The A47 is the main east west connection in northern East Anglia. It links Great Yarmouth in the east with Norwich, King’s Lynn and Peterborough to the A1. The A1 provides onward connections to the Midlands and north of England. At Yarmouth and Norwich connections to Europe and beyond are available via the port and airport. At Great Yarmouth the trunk road continues south, as the A12, to Lowestoft. This route passes through the highway authority areas of Peterborough, Cambridgeshire, Norfolk and Suffolk; and the planning authority areas of Fenland, King’s Lynn and West Norfolk, Breckland, Broadland, South Norfolk, Great Yarmouth and Waveney.
Norwich is the largest economy in East Anglia with the Greater Norwich sub-region the key driver of economic growth across a large part of Norfolk and Suffolk. Greater Norwich has key strengths in the financial services, business services, creative industries, health and life sciences and engineering sectors. Because of its position as a large free-standing city it attracts large commuting in-flows from the surrounding, largely rural travel to work catchment. Greater Norwich has a thriving retail sector, worth £1.17billion in 2009, the highest retail value in the East of England. It is a UK top ten shopping centre and a destination for people living as far as 80 miles away.
Great Yarmouth is Norfolk’s second largest settlement, with a population of around 75,000. It is England’s energy port, and recognised as one of the government’s new Centres for Offshore Renewable Engineering. Parts of Lowestoft and Great Yarmouth have been designated as Enterprise Zones.
King’s Lynn is a key sub-regional centre; unlike Great Yarmouth, which is relatively close to Norwich, King’s Lynn tends to operate as a discrete centre in its own right, providing services to a very large catchment of people and businesses.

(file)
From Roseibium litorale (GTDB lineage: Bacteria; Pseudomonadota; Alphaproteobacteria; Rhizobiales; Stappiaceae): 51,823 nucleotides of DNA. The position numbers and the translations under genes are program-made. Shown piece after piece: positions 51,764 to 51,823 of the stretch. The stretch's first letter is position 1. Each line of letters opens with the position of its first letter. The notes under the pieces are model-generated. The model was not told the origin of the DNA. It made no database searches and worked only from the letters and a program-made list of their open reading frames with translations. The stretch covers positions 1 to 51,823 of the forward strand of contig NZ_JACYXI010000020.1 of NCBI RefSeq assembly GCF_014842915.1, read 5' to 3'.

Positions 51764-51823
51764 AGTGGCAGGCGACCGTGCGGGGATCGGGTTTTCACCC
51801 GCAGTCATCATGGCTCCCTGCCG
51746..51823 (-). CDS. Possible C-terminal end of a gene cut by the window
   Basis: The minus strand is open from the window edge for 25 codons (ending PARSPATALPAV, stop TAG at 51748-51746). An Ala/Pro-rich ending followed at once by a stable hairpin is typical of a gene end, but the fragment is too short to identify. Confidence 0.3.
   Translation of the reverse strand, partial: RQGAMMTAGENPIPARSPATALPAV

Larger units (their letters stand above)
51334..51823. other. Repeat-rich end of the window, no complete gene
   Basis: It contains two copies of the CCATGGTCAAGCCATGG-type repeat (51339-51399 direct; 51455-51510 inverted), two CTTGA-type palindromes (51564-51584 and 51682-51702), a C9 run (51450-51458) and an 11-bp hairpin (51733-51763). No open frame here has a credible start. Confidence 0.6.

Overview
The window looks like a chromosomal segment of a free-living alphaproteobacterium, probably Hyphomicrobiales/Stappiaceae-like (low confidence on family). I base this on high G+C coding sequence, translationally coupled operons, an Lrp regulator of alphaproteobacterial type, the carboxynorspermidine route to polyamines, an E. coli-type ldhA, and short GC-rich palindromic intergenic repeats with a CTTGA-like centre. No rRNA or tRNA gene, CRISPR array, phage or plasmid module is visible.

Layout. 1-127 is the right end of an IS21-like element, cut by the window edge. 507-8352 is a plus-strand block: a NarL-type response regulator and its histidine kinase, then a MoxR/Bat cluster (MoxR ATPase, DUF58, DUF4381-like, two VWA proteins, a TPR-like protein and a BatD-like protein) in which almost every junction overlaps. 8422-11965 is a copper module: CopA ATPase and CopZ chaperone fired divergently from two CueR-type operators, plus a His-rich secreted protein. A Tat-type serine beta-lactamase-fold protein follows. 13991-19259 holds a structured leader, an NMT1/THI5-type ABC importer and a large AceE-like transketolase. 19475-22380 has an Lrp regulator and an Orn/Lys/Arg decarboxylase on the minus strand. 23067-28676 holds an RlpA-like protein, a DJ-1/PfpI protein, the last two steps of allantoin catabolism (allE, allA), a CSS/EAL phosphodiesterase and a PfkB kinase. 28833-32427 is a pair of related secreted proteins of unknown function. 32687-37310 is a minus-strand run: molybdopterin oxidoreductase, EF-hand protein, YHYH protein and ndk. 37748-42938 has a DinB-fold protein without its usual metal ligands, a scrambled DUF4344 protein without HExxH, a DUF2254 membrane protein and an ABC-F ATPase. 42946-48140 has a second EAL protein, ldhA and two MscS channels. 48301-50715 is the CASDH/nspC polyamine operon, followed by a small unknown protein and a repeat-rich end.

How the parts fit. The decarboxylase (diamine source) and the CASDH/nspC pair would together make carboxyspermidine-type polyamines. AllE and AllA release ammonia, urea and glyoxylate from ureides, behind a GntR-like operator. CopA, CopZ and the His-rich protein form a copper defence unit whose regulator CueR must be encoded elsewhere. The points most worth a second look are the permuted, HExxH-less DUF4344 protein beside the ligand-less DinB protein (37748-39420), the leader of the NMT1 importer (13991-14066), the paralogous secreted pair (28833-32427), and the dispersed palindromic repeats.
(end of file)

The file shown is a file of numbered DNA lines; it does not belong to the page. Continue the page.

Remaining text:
Wisbech is sited on the border of Norfolk and Cambridgeshire. It is a historic market town and with a population of around 20,500 is the largest settlement in Fenland. It is an important destination for comparison retail and services for the surrounding rural communities. Key sources of employment include food processing industries and manufacturing, logistics and storage.
Peterborough has a population of 183,600 and is the urban centre of a much wider economic geography. The city’s location means its economy is well-placed to benefit from significant links to other major conurbations.
The A47 is part of the Trans-European Network and designated by the British government as a trunk road. However, the poor quality and unreliability of parts of the route means it does not function as the ‘gateway to growth’ it should be.
Responsibility for maintaining and improving the road rests with the Highways Agency, an Executive Agency of the Department for Transport responsible for oper-ating, maintaining and improving the strategic road network in England on behalf of the Secretary of State for Transport.